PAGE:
These meetings were really important and provided a lot of clarity to understand how each institution I was admitted to would deal with my illness and how much they would support me in my effort to succeed as any other student at the school. Through these conversations, I came to understand that some institutions had seemed really accommodating but in reality, they weren’t. If my disability had been predictable and static like using a wheelchair or a hearing aid, they could accommodate me, but because my accommodations consisted of needing flexibility around attendance and a longer timeframe to complete assignments should I ever end up in the hospital, they could guarantee me far less tolerance and support.

In fact, I was admitted to Harvard University and upon meeting the staff that ran the Office of Accessible Education, I was told that my “K-12 education was a right and this education, this Harvard education, was a privilege.” They told me that they would be unable to guarantee accommodations and that should I miss sitting for a final in May, for example, I wouldn’t be permitted to take it until the following semester in November. That seemed unworkable to me. And good thing I really listened to their answers and accepted them as truth because I spent four of my eight finals periods in the hospital while studying at Georgetown University and I took those finals from my hospital bed or bedroom in the suburbs of Chicago, proctored by my parents. I still think about how I would have managed Harvard given their inflexibility and I am relieved that I asked the hard questions and made an informed decision to not attend.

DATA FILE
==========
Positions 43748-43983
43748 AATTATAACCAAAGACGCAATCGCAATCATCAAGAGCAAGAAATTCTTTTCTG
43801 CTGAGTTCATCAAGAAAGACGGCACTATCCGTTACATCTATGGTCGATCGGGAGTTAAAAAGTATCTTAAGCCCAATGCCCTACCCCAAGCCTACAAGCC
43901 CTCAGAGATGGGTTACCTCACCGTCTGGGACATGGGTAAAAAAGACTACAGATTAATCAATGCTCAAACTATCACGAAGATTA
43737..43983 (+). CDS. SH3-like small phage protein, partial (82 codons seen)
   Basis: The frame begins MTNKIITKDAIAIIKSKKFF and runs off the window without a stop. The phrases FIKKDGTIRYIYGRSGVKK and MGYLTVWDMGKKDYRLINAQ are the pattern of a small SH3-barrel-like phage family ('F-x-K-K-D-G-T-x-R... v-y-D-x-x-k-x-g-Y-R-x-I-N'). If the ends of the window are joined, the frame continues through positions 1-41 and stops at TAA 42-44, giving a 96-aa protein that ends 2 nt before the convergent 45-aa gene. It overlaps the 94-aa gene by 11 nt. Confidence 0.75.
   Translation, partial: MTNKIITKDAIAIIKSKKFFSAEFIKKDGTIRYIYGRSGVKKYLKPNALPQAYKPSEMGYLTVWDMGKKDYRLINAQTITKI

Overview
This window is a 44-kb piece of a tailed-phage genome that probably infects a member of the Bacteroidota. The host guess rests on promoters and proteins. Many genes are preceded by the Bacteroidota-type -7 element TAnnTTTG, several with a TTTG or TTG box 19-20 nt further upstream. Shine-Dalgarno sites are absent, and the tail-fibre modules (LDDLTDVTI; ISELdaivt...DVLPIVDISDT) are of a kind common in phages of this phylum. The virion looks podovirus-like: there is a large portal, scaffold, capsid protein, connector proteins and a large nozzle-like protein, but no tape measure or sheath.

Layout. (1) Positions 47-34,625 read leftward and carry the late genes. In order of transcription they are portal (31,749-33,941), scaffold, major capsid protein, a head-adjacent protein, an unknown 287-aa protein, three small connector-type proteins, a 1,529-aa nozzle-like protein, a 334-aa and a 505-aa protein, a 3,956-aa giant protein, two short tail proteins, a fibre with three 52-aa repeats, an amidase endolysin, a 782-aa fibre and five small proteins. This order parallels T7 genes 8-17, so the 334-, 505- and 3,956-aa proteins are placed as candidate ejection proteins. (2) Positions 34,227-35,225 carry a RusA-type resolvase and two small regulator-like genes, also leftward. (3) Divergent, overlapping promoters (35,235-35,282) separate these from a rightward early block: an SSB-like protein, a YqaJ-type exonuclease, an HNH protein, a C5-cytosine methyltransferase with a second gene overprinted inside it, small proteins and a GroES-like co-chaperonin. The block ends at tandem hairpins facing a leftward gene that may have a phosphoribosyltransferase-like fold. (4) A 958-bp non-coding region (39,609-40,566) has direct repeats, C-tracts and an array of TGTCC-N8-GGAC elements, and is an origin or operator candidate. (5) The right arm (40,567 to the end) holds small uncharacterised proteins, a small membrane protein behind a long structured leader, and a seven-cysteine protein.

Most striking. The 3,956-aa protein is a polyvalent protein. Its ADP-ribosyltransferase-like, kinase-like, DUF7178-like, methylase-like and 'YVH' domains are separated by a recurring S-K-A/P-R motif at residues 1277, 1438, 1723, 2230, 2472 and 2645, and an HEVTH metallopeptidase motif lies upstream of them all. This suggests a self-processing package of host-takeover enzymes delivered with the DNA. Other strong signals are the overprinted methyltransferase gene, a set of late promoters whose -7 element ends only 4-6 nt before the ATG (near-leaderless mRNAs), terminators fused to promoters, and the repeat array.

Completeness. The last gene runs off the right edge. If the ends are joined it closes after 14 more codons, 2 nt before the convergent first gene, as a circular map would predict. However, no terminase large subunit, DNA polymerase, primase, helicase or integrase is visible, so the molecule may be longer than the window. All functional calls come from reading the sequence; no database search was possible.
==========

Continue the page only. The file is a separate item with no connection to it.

It’s really important to ask for what exactly you will  need and get the school's take on what they can provide. Do they have rules around attendance that are not flexible? Do they have rules around sitting for finals? Do they prohibit or impede you from taking more than four years to get your degree? What happens if you take a medical leave? What happens if you fall ill in the middle of a semester? Think of every possible situation that could happen in your life, given your disability and ask those hard questions.

And then, really listen to their answers. It’s important to not be in denial about your limitations because you want to set yourself up for success, not failure. When your health declines, the last stress you need is to be navigating a bureaucratic system full of rules and sometimes fallible and misguided able-bodied people. You want to do the navigating now, before you commit to the institution.

At College: Know your professors